Utilities

The upcoming privatisation of a Dutch utility highlights the changing landscape of Europe’s power sector. Owned by more than 50 cities, analysts expect Eneco to fetch more than €3bn. However, the potential sale has sparked the interest of much larger rivals as Eneco has things many of them covet – a range of home energy services, from a smart thermostat to an electric car charging device that enables the utility to remotely decide when is the cheapest time to charge your vehicle. Europe’s power sector is under pressure as never before – from changes in government policy to technological advances and the explosive growth and falling costs of renewables — all of which are undermining the economics of traditional power plants. The model of sending electrons from a big gas or coal-powered plant through a central transmission grid to passive consumers is being left behind. In the new world order, energy services will play a big role and snapping up Eneco could give a traditional utility or even an oil and gas major a lucrative foothold. It would be just the latest deal in an industry that is having to reinvent itself or face extinction. Mark Lewis, head of research at not-for-profit group Carbon Tracker and previously head of European utilities research at Barclays, described what is driving the transformation in terms of “the three Ds”: decarbonisation, digitalisation and decentralisation. All three, he said, “are disrupting the entire sector, there is no respite at all”. No one is predicting exactly how these forces will play out. But falling costs of renewable power are accelerating deal activity. A recent forecast by the International Renewable Energy Agency predicted that o n current trends, by 2020, “all mainstream renewable power generation technologies can be expected to provide average costs at the lower end of the fossil-fuel cost range”.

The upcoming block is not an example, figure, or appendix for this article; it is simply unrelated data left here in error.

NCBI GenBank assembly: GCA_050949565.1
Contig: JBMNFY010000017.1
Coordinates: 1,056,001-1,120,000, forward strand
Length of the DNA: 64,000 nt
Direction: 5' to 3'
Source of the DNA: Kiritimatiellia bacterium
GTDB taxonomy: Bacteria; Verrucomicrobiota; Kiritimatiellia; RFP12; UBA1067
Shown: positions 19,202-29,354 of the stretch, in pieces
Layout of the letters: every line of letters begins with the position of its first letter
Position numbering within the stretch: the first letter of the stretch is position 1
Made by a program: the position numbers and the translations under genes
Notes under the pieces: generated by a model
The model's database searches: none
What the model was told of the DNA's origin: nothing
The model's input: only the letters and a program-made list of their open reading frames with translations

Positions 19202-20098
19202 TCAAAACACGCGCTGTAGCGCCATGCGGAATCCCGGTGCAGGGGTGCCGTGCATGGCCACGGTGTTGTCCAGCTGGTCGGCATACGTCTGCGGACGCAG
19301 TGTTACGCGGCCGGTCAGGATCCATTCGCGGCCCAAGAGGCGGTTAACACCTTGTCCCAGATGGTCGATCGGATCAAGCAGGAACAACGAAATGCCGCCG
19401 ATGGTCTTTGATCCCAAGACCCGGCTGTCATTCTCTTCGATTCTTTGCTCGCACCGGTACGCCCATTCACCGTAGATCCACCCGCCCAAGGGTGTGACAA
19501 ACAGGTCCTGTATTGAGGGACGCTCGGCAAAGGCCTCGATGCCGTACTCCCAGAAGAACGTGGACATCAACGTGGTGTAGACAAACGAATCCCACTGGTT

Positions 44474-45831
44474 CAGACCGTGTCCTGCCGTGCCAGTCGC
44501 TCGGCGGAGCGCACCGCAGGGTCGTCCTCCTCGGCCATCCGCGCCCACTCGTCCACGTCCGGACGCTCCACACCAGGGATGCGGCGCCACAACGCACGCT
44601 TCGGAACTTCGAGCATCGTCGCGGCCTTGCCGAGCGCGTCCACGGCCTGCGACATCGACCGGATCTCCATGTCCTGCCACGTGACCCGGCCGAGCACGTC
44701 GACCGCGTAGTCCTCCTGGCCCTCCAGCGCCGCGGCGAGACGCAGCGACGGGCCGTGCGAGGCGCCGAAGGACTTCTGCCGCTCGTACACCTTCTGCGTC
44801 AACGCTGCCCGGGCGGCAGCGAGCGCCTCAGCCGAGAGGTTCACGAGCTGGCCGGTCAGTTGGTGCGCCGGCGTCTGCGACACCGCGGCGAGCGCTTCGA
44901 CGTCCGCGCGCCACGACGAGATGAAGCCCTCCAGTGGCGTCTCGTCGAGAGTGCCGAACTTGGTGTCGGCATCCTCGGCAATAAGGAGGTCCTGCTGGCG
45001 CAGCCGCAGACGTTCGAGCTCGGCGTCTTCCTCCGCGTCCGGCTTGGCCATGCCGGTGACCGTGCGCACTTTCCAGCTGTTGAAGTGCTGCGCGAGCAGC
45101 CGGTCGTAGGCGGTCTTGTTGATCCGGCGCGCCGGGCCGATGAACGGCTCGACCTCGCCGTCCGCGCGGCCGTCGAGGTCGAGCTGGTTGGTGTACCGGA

FT 12th June 2018 read more »

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Published: 13 June 2018